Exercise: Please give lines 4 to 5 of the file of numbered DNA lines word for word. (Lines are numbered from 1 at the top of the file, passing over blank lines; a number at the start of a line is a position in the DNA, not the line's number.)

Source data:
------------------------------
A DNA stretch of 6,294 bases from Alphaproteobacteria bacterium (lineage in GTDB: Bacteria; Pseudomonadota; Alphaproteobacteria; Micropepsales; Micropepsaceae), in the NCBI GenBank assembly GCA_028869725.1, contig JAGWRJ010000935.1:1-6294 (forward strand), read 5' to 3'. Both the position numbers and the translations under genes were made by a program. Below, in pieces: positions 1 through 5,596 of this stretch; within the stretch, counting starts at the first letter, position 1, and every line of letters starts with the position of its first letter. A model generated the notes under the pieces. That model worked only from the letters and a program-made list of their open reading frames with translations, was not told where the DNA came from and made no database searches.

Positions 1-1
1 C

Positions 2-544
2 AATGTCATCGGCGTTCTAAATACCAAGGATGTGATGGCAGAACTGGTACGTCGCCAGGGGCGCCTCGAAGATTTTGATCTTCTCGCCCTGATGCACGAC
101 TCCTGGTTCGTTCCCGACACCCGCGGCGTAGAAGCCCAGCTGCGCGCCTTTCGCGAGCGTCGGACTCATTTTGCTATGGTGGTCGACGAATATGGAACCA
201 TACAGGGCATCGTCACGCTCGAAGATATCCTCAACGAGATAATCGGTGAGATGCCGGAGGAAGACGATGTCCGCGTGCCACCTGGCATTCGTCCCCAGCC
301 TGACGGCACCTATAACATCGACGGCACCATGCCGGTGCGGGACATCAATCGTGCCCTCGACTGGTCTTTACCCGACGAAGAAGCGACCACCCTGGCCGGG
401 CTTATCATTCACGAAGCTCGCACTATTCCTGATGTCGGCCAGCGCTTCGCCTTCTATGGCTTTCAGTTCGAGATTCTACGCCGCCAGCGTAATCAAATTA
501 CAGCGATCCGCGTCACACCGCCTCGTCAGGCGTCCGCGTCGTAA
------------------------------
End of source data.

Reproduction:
Positions 2-544
2 AATGTCATCGGCGTTCTAAATACCAAGGATGTGATGGCAGAACTGGTACGTCGCCAGGGGCGCCTCGAAGATTTTGATCTTCTCGCCCTGATGCACGAC